Paul Brouns is an artist, who is intrigued by the geometry and rhythm in architecture, and uses photography as a medium for creating art. “I am creating a body of work that is offered in limited edition prints, mostly not more than five or eight prints per image in three basic sizes (small, medium and large). I sell these through a couple of galleries in different countries (Holland, the US, India, and South Korea) but also directly at art fairs in Amsterdam, London, New York and Tokyo.
“I was born and raised in the South of the Netherlands, where I went to the art academy of Tilburg. Originally it was a job as a graphic designer that made me move North, near Amsterdam. And of course, I was instantly attracted by its amount of cultural activities: the museums, galleries and art events are simply countless. Not to mention the concerts and the special relaxed atmosphere in the city itself. Also it proved to be quite rewarding when I made a switch to work as a freelance designer, because there are many agencies to work for. However, I really fell in love with Amsterdam when I explored the streets to create my photographic work of architecture. The city appeared to be a very fertile place for eye-catching modern architecture, especially outside of the old city centre.
“As a child I was always drawing and painting, so at a very early age it was clear to me that I wanted to be an artist. As a teenager I loved going outside with a canvas or a sketchbook under my arm, but at the same time I also was very fond of creating fantasy compositions out of the top of my head in my own room, mostly consisting of scenes from books I read or imaginary landscapes.”
“My fondness of using my imagination when drawing at home, in time, has evolved into creating new realities out of my photographic material in my studio.”
“Nowadays I still recognise those two creative impulses: I love going outside and explore the world, but in time my subject matter has shifted from realistic and impressionistic landscapes to (nearly abstract) geometrical urban compositions using a camera. And my fondness of using my imagination when drawing at home, in time, has evolved into creating new realities out of my photographic material in my studio.
“After graduating from a Dutch academy of fine arts (Academie voor Beeldende Vorming in Tilburg, 1990) I spent a decade to create and make a living as a painting artist. As a side job I started doing some graphic design work for a local gallery and pretty soon this also opened up new dimensions for me as an artist. I loved the interaction between creating patterns and shapes on the computer and using those in the process of creating paintings.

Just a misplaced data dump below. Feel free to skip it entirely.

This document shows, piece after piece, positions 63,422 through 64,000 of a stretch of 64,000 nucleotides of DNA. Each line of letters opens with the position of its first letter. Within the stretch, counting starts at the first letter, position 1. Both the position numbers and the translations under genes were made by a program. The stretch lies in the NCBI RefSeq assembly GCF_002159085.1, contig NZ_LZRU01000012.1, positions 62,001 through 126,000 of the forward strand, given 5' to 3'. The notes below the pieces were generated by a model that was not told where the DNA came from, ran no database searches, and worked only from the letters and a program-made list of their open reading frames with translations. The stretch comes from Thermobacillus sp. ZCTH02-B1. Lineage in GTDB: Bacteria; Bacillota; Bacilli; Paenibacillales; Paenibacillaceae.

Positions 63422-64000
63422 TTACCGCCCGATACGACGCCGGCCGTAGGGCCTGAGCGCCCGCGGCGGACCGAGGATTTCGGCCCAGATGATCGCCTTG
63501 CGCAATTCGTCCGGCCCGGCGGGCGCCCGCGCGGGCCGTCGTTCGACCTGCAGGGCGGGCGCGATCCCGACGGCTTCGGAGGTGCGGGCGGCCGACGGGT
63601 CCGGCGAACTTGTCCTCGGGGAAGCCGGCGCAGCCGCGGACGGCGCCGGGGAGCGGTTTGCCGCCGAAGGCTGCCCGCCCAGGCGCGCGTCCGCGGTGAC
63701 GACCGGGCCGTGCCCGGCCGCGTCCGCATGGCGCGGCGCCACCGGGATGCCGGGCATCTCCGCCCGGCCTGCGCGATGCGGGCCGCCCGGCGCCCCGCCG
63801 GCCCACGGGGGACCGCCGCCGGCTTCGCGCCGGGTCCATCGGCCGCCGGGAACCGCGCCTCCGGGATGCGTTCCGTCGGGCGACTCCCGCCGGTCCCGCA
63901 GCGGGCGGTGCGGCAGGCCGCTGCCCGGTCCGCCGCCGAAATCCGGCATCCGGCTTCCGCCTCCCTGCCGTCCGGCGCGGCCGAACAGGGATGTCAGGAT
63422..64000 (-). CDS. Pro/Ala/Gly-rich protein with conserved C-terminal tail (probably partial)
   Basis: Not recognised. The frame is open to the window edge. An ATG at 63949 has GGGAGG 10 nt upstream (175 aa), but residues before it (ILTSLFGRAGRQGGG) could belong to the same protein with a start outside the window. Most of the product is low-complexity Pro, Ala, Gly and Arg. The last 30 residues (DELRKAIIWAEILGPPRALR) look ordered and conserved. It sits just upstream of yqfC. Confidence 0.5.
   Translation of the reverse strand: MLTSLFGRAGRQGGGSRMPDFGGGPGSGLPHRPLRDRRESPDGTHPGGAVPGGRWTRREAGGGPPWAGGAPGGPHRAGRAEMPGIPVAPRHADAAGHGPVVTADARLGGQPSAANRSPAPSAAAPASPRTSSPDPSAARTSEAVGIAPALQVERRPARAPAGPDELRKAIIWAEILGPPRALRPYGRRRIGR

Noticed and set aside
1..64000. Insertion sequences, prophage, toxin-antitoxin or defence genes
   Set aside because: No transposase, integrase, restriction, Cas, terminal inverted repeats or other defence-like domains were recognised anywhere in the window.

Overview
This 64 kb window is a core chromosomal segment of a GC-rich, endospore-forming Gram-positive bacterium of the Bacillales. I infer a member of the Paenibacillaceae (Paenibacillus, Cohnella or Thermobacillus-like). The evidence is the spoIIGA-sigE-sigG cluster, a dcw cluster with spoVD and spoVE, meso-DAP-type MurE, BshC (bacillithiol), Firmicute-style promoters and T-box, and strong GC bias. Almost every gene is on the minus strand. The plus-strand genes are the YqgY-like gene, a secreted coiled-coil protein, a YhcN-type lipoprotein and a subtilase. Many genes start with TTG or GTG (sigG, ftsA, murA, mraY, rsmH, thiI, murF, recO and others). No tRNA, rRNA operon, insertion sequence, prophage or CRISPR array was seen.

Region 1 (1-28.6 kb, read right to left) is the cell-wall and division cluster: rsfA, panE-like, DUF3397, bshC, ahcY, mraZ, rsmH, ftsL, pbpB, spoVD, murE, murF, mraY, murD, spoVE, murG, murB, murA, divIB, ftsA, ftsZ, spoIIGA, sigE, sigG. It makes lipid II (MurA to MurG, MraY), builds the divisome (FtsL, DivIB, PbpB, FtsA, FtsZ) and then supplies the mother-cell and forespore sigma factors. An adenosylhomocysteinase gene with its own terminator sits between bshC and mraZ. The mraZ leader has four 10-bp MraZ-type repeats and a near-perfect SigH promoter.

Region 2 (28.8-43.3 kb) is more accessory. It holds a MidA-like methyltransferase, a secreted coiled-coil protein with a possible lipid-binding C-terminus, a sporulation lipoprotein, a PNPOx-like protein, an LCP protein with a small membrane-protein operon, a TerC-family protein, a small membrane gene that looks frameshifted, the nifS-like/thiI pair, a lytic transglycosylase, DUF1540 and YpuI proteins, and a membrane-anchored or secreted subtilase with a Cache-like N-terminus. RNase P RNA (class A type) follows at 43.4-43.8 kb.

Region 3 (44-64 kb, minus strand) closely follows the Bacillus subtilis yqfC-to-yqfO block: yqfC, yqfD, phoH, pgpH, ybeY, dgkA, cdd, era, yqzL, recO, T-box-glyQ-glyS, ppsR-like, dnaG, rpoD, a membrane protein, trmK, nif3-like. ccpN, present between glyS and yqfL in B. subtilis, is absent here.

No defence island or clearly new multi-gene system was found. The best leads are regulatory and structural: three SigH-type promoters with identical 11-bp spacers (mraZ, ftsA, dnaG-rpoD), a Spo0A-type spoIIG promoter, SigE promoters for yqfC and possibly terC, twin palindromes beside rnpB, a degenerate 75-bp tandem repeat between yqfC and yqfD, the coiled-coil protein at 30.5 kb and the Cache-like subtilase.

“I was lucky to win several grants for emerging artists, but by the year 2000 graphic design had become a more important source of income to support my family. In all those years I mainly used photography as a means to quickly capture elements of life that fascinated me, like a small sketchbook to collect new impressions.”
“I loved the interaction between creating patterns and shapes on the computer and using those in the process of creating paintings.”
“With the development of digital photography (after 2010) I discovered that I could also use this digital footage directly for creating my own photographic work. After I switched from a steady graphic design job to being a freelancer, I was more flexible to free up more time for my own art again. In time this has led to the work I am showing nowadays.
“Right now, I am working on a series of New York fire escapes. During my 10 day stay (partly for exhibiting), I was particularly drawn to these apartment houses that have these zigzag stairs in front of their façades. To me they are very characteristic for New York and there is a rich variation to them in colour and detail. First, I created some rough digital sketches to decide how to use and combine them and now I am working those out in detail.
“Normally I would alternate this work with going out into the street and capture new photographs, but with the current lockdown that obviously is no option. Instead I have started archiving my photoshoots of the past couple of years. While doing this I take a fresh look at things which provides new ideas for processing or finalising some of these older projects.”
“Qualities that help me to create are curiosity and patience. Sometimes I can spend a lot of time waiting for a single moment of sudden magic.”
“Qualities that help me to create are curiosity and patience. Sometimes I can spend a lot of time waiting for a single moment of sudden magic. A beam of sunlight to appear that is reflected in a window, getting the right settings for capturing a cyclist passing a façade or the wind to lie down to reveal a beautiful water reflection of a building. For this reason, my means of transport of choice is a bicycle. On a bike you are not only more flexible to stop whenever you see something interesting, you also have more time to look around while moving. And the big bonus is that cycling is the most sustainable means of transportation possible.
“Another essential feature for creating art is intuition. Whether I am out in the street or working in my studio, it is always vital to recognise things that really move me visually. Many times, I happen to see a certain detail of a building which intrigues me for some reason. And even though it does not qualify for being a great composition in the way I photographed it, I always look for ways to bring out some kind of spark in a new digital composition, by manipulation, repetition or by combining it with other images. That discovery is a wonderful sensation to have and vital for any artist, I think. Working as a painter as well as a graphic designer also helped me in developing my skills to edit and retouch my photographic work and see possibilities to get closer to the core of what moves me as an artist. I will give two examples of works (below) to illustrate a few different ways in which I may process my work.”